Bolton School to present research at the Royal Society

A summer science exhibition at the Royal Society will include Bolton pupils demonstrating their findings on the sustainable disposal of contact lenses

A team from a Greater Manchester boys’ school is set to give a presentation at a summer science exhibition hosted by the Royal Society.

Bolton School pupils will travel to London to present their research on the persistence of discarded contact lenses in the environment.

The 6-7 July event offers a window on research from across the UK, and this year includes a Young Researcher Zone where students from schools and colleges demonstrate work undertaken with STEM partners in the Royal Society Partnership Project Programme.

The boys’ initial work focused on soil tests, which found that contact lens materials were not greatly affected by normal soil conditions, with the hydrogels within them notably regenerative. When the effects of other substances were tested – including boiling water and various enzymes – the hydrogels remained indestructible.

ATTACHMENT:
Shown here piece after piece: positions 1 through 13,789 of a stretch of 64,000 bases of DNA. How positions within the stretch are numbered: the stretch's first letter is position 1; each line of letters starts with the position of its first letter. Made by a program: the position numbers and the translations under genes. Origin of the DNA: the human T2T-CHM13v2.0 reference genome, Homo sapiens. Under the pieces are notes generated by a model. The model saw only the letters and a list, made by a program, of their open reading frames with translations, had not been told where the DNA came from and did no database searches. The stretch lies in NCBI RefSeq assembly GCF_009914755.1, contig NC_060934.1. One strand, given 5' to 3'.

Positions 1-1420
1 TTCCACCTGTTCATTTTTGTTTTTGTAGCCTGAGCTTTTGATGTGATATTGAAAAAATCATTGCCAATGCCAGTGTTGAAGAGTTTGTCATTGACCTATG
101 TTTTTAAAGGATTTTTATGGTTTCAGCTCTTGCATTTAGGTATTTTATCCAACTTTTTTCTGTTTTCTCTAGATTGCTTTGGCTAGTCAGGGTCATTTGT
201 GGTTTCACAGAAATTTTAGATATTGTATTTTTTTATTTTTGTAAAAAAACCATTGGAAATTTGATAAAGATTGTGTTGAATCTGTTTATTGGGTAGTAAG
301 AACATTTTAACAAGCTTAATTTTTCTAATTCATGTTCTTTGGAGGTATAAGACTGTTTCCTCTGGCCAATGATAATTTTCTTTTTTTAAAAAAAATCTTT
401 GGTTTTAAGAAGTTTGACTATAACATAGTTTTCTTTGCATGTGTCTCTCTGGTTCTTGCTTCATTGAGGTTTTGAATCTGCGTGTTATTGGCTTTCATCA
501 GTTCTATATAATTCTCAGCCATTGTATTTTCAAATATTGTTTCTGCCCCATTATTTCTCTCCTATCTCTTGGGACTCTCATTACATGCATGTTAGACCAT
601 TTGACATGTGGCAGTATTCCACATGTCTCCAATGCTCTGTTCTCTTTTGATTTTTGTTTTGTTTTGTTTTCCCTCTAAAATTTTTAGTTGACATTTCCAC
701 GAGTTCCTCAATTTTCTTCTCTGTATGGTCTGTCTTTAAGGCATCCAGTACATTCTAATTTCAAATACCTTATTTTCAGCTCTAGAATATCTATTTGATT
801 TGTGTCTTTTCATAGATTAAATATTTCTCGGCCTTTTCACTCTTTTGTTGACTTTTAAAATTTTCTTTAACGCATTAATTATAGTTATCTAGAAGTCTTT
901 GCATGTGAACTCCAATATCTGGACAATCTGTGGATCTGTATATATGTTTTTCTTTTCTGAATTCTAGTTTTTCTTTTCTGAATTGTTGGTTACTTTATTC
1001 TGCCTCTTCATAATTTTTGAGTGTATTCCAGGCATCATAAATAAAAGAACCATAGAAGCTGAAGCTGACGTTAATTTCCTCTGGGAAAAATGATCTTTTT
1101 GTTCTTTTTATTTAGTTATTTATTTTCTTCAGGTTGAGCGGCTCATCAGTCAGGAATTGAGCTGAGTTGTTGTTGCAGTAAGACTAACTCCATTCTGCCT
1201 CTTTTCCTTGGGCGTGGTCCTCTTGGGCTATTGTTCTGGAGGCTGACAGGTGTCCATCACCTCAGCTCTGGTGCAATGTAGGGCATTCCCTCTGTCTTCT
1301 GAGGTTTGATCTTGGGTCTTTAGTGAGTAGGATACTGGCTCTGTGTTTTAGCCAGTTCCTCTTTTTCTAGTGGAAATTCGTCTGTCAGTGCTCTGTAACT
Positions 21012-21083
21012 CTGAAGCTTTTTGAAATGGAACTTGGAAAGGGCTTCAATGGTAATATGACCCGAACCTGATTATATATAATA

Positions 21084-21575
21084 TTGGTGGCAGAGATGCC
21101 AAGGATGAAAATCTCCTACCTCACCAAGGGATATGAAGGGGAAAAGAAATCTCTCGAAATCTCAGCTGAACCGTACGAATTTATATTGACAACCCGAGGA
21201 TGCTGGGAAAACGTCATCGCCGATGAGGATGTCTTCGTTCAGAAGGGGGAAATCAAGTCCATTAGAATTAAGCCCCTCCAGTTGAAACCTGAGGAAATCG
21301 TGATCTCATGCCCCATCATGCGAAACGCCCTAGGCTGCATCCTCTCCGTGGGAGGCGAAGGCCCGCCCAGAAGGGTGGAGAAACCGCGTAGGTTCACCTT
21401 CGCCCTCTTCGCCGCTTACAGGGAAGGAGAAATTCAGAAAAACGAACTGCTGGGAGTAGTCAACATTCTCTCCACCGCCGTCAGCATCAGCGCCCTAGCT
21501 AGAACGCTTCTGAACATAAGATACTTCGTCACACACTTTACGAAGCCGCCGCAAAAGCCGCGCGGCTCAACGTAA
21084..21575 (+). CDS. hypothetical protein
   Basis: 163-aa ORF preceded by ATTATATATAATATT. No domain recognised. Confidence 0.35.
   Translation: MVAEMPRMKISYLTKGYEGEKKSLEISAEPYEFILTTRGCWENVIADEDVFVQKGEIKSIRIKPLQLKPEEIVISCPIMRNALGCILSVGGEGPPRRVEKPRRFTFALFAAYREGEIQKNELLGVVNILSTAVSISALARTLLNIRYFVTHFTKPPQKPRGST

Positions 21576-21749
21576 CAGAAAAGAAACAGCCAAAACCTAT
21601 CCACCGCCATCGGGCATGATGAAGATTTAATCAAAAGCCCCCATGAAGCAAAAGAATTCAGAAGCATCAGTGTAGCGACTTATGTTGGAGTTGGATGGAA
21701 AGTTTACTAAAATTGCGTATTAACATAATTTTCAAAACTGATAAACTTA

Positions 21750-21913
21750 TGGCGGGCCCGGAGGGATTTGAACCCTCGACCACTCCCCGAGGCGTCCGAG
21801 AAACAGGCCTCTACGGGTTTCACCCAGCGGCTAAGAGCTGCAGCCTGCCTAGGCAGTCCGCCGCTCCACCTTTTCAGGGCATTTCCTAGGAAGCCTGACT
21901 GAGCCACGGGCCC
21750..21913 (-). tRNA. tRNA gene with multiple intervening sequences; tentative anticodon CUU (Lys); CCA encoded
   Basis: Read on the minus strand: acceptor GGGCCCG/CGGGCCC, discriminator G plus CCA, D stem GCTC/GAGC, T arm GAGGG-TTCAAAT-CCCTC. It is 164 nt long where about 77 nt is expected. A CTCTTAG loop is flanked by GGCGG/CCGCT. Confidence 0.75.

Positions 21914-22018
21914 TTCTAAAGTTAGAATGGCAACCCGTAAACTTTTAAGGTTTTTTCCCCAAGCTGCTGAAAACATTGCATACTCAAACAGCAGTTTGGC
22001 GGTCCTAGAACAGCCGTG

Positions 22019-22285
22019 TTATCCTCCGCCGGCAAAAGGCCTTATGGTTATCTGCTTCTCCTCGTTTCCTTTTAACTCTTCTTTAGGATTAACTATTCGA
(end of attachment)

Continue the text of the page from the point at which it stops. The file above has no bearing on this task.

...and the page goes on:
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Although the pandemic significantly delayed the project, it also helped with the genesis of a potential answer to the problem: an increased familiarity with alcohol hand gels sparked an idea for developing a home gel system that would weaken the contact lens structure, potentially reducing the time the materials persist in the environment once disposed of.

Bolton School pupils have been testing a variety of gel combinations to find one suitable for home use.

The project followed a chance conversation on Twitter between Dr Kristy Turner, who works in both the chemistry department of the school and at the University of Manchester, and Professor Phil Morgan, a professor of optometry at the university.

Professor Morgan, whose son is an old boy of Bolton School, is a recognised expert in the clinical performance of contact lenses and has published over 200 papers on the subject.

A successful 2019 application for a partnership grant to study the environmental impact of disposable contact lenses gave the boys’ research the green light.

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